The Livestock Conservation Institute originally arbitrarily categorized varying THI values into mild, moderate and severe for lactating cattle (Armstrong, 1994) based upon the retrospective analysis from studies conducted in the 1950s and 1960s. It was traditionally thought that milk synthesis begins to decrease when the THI reaches 72 (Armstrong, 1994), but recent data from the University of Arizona indicate that high-yielding dairy cows reduce milk yield at a THI of approximately 68 (Zimbelman et al., 2009). As long as genetic selection continues to be primarily based on annual milk yield, cows will likely continue to become more susceptible to heat stress conditions.
Among the physical environmental stressors, ambient temperature is ecologically the most important (Horowitz, 2002). The terms for describing how animals respond to thermal challenges have been defined by the International Commission for Thermal Physiology (International Commission for Thermal Physiology (ICTP), 2001). This section will define and review some terms of thermal biology before a discussion of the interrelationships between ruminants and heat stress.
Acclimation: Physiological or behavioral changes occurring within the lifetime of an organism, which reduce the strain or enhance strain endurance. Strain is described as experimentally induced stressful changes in particular climatic factors such as ambient temperature in a controlled environment.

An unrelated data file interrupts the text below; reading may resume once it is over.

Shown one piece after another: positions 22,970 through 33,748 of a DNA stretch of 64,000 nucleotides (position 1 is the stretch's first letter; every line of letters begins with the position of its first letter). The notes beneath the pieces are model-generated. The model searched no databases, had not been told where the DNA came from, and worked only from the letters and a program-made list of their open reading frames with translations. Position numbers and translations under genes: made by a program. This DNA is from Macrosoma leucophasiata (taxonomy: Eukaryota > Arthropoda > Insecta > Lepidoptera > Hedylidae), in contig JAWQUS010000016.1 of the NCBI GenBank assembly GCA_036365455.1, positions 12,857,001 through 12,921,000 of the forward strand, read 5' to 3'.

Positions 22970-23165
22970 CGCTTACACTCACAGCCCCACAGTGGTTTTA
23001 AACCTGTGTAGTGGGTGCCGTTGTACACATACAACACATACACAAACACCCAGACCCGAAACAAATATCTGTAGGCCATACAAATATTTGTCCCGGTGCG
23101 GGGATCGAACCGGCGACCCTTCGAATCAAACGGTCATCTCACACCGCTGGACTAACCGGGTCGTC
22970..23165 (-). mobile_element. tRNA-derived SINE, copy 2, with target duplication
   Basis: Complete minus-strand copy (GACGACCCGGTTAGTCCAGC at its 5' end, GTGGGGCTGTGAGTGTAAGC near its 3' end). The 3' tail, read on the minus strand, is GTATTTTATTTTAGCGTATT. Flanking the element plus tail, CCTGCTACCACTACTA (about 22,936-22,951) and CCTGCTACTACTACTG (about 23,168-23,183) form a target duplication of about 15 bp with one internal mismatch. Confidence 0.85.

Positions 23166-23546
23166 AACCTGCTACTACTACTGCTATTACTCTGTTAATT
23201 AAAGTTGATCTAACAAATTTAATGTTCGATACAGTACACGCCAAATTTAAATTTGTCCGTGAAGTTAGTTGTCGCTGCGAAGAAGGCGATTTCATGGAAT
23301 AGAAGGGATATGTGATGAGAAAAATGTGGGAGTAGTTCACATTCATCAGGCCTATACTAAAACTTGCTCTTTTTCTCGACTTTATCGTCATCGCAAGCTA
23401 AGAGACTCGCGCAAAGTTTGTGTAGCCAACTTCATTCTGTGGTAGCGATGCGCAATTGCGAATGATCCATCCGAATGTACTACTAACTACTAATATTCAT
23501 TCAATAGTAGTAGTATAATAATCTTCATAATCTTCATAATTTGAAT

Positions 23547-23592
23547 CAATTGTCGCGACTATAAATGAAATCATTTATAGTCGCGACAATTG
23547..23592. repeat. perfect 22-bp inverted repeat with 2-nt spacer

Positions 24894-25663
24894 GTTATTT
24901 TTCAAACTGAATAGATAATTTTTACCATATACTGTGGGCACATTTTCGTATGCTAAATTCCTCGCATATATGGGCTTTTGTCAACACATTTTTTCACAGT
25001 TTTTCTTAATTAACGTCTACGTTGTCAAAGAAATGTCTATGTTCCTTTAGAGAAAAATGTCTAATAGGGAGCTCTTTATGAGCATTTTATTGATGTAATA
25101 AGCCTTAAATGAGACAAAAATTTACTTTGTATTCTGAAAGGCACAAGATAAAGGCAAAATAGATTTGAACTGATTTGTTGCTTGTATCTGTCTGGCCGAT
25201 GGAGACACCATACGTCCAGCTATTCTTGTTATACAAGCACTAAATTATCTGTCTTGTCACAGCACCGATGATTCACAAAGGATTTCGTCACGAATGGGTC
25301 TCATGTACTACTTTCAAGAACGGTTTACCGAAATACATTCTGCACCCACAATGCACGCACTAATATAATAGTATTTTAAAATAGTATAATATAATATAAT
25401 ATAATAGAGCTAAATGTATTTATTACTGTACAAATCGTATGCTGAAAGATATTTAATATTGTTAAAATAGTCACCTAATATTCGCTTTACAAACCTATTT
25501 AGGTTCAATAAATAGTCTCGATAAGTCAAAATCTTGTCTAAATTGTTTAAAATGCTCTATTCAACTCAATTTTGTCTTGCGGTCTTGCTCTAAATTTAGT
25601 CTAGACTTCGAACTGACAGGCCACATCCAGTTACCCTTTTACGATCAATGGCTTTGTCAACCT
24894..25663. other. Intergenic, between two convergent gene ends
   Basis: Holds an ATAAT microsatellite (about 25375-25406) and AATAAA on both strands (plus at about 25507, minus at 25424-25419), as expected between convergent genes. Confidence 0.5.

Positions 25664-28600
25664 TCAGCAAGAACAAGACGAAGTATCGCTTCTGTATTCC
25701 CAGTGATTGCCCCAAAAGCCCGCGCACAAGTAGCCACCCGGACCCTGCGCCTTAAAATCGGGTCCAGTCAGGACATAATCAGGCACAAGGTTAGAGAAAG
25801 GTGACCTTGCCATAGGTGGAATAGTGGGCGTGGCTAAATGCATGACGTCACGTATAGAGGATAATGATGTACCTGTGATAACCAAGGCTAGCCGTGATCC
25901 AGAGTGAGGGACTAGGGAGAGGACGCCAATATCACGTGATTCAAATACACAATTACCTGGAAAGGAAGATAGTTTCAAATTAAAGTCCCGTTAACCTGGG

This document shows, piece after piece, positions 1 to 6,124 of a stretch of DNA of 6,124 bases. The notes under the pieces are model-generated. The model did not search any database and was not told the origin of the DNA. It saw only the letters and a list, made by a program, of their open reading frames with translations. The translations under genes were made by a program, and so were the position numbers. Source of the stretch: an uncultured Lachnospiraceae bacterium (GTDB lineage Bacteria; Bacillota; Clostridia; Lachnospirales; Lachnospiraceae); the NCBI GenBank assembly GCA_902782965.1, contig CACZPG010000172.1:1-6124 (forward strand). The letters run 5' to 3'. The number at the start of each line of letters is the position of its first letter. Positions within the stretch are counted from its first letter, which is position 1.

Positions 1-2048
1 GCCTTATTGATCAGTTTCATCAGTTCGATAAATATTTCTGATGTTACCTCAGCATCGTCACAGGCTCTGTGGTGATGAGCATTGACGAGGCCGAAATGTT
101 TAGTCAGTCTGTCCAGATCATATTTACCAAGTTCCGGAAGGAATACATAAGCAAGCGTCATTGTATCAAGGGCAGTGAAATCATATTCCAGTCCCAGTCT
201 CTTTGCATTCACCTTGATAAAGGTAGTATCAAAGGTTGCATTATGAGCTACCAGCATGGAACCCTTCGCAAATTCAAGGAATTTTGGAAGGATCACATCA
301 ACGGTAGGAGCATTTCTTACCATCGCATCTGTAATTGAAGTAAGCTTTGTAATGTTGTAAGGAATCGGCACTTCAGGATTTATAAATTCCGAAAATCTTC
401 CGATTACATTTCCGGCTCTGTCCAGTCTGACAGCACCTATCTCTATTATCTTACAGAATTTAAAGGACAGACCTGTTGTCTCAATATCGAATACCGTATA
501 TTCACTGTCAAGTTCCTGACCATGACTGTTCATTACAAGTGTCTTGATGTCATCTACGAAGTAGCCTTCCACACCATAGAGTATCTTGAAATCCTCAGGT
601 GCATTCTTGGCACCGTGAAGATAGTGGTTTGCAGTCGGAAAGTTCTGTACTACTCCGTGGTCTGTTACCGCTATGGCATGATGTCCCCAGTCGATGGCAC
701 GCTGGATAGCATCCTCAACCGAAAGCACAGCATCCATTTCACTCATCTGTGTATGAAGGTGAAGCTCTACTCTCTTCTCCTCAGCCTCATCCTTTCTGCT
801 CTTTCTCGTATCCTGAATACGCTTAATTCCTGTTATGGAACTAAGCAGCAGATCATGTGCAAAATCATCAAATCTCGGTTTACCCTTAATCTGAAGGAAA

Acclimatization: Physiological or behavioral changes occurring within the lifetime of an organism in response to changes in its natural climate (e.g. seasonal or geographical).
Adaptation: Changes that reduce the physiological strain produced by stressful components of the total environment. This change may occur within an organism’s lifetime (phenotypic) or be the result of genetic selection in a species or subspecies (genotypic). Acclimation, as defined by the International Commission for Thermal Physiology (ICTP, 2001), relates to phenotypic adaptations to specified climatic components. In thermal physiology, using the term adaptation does not require specification of the climatic components of the total environment to which the organism adapts, but the most obvious component is often denoted (e.g. adaptation to heat). There are no distinct terms that relate genotypic adaptations to the climate or particular components of climate. In comparison to adaptation as defined in neurophysiology, the adaptive processes in thermal physiology usually occur with larger time constants.
Adaptation, genotypic: A genetically fixed condition of a species or subspecies (or its evolution), which favors survival in a particular total environment.
Adaptation, phenotypic: Changes that reduce the physiological and/or emotional strain produced by stressful components of the total environment and occurring within the lifetime of the organism (synonym: adaptation non-genetic).
In this review, we will use the term acclimation, but the content applies equally to acclimatization or phenotypic adaptation.